WATCH AND LISTEN: Immigration and crime on Home Secretary Theresa May’s agenda during Rugby visit

Home Secretary Theresa May visited Rugby last Friday – and lavished praise on efforts being made to cut crime.

The cabinet member - one of the most senior politicians in the country - was shown around the offices of town centre management company Rugby First, including the headquarters of the town’s CCTV network.

Home Secretary Theresa May talks to Advertiser deputy editor Peter Ormerod. Listen to and watch our audio slideshow to hear part of the interview

Home Secretary Theresa May talks to Advertiser deputy editor Peter Ormerod. Listen to and watch our audio slideshow to hear part of the interview

And she believes other parts of the country can learn from Rugby’s lead.

Mrs May said: “A number of other places have been looking at what’s being done here.

“In some towns, you’ll maybe have a pubwatch and some sort of shopwatch scheme – but being able to bring it together with the rangers and CCTV is very good. From what I’ve seen today, it’s a very good model.”

Mrs May was particularly impressed by the quality of the equipment used, both by CCTV operators and by the Rugby Rangers, which are employed by Rugby First to patrol the town.

She said: “They’re always looking to make sure the technology is good – having the body-worn videos is very good. It not only enhances your ability to collect evidence as it’s happening, but also it’s good for the safety of the rangers. If it’s being recorded, people can’t argue.”

And Mrs May was unconcerned by any suggestion that there could be too many cameras operating in the town.

She said: “There’s a balance. For as long as what you’re doing is contributing to public protection, a reduction in crime and public safety, I think people are happy to see that being done. One of the things here that has been significant has been the increase in the number of CCTV cameras around the town. But the key thing is people will know their town is being protected in that way, so people don’t feel threatened in any way – unless of course they’re up to no good.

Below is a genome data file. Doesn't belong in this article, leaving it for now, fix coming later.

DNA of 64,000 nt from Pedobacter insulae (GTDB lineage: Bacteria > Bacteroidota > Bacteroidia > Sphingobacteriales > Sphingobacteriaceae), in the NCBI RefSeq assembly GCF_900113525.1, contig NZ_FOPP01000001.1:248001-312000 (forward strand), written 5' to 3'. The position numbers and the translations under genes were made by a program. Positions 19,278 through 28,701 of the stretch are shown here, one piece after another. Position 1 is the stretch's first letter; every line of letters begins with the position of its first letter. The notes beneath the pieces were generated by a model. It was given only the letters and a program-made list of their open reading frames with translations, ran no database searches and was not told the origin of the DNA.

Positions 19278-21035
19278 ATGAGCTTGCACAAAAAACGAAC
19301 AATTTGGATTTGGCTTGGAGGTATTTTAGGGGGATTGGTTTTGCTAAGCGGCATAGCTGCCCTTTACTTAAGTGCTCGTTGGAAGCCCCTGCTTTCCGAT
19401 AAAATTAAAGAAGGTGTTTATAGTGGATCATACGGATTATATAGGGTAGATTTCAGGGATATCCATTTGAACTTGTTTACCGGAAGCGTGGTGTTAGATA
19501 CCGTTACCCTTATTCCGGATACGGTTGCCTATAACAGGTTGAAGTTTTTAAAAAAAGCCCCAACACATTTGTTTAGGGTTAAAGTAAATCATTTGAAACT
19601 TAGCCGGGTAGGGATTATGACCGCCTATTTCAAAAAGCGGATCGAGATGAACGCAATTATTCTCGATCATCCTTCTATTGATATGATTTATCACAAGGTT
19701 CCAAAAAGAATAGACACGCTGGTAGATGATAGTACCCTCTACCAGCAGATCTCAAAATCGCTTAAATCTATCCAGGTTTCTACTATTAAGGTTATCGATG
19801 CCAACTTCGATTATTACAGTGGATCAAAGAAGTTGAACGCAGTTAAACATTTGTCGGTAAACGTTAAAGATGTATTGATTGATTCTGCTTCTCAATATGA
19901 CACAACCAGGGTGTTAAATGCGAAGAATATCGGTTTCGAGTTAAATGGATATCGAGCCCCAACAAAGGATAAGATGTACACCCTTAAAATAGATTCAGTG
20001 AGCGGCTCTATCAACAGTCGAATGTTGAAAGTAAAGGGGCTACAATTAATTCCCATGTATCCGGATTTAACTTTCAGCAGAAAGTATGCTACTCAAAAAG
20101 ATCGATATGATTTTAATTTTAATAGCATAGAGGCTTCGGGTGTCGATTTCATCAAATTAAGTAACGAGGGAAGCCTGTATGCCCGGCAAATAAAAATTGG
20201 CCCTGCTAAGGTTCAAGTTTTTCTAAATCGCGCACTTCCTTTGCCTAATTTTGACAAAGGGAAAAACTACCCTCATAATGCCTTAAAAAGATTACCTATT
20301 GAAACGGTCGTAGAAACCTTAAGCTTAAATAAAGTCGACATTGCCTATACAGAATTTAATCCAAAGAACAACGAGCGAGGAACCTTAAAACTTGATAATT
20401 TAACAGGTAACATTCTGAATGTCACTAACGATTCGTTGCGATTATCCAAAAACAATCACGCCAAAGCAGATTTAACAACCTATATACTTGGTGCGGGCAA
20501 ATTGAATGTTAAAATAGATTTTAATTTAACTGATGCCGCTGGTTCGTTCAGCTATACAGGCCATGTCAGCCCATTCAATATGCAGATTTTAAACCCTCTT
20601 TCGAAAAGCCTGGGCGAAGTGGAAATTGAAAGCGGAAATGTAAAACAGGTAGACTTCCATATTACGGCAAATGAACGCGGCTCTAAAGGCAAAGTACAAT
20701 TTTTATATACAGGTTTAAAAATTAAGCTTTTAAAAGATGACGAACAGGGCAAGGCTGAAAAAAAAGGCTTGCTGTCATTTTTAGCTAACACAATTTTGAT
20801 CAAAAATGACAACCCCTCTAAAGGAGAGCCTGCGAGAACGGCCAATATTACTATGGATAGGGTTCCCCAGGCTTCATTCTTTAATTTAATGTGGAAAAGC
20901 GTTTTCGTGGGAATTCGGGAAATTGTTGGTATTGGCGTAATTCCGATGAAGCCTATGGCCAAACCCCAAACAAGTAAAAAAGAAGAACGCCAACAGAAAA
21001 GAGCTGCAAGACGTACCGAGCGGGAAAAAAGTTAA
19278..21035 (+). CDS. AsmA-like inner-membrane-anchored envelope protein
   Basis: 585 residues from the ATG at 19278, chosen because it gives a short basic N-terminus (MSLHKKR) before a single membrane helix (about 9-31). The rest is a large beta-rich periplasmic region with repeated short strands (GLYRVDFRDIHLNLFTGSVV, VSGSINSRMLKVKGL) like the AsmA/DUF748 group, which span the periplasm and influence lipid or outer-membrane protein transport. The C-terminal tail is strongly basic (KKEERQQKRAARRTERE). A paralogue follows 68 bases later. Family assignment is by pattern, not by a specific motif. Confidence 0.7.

“We’re not in the business of watching every single thing that everyone does at any one point in time. What’s important is that it’s what people want.”

Rugby MP Mark Pawsey had invited Mrs May to visit his constituency – and was delighted that she accepted.

He said: “It’s great to have the Home Secretary in the constituency and I’m very proud to shout about the good things that Rugby’s doing and the work the BID are doing in crime prevention is something we need to shout about. Sometimes as an MP you assume that what’s going on in your constituency is happening around the country, when of course there are different things happening in different places. It’s become apparent to me that what we’ve got here is pretty special and at the cutting-edge and it’s very important for the Home Secretary to see what we are doing.”

Another issue that comes under Theresa May’s responsibility is immigration – something which appears to be increasingly relevant to Rugby.

The Warwickshire Observatory, which analyses statistics relating to the county, published figures last month showing the extent of immigration from Eastern European countries.

They showed that, of all the areas in the county, Rugby borough has the most residents who were born in one of the countries that joined the EU in the past ten years. The 2011 census showed that 3,451 people in Rugby were born in an ‘EU Accession’ country, with 2,344 of those coming from Poland. The highest concentration is in Brownsover.

But Mrs May insisted that the Government has a grip on the issue. She said: “The government is trying to bring control into the immigration system. We are looking at those who are coming from the EU to ensure that people are coming here who want to contribute – contribute to our economy, contribute to our society. What is important is that people are able to integrate and become part of the local community. From what I hear, Rugby has been able to do that.

“If you’re looking at people who are coming from the European Union, there are particular rules around how free movement can be operated. We’ve taken some steps as a government overall to tighten up on our implementation of the rules to make sure that we’re taking action where people are coming here not to contribute to our society, not to contribute to our economy.

“So, if somebody is found begging and rough-sleeping and is removed from the country, we’ve taken powers to ensure they can’t come back in for a year. We’ve been changing rules to access to benefits for people inside the European Union. There’s a right to work, a right to come and contribute, but we don’t want to see benefits becoming a ‘pull’ factor.”

Mrs May referred to a study which found that, at times of recession, 23 British people are ‘displaced’ from their job for every 100 people who migrate to the UK.

The figures have been challenged by various journalists, who have claimed that the Government has exaggerated the problem. But Mrs May maintains the statistics are accurate, and that the Government is doing all it can to get people into work.

She said: “Crucially, we’ve seen unemployment go down across the country – you’ve seen good employment levels here in Rugby. That’s because of the difficult decisions we’ve taken, because of the long-term economic plan we have as a government, because we are working to encourage business – all of this is about creating the right environment for business.

“On the other side, we need to ensure people who are unemployed are given support to get back into the workplace. That’s what the work programme is doing - more targeted help and support for people to help them get back into the workplace.”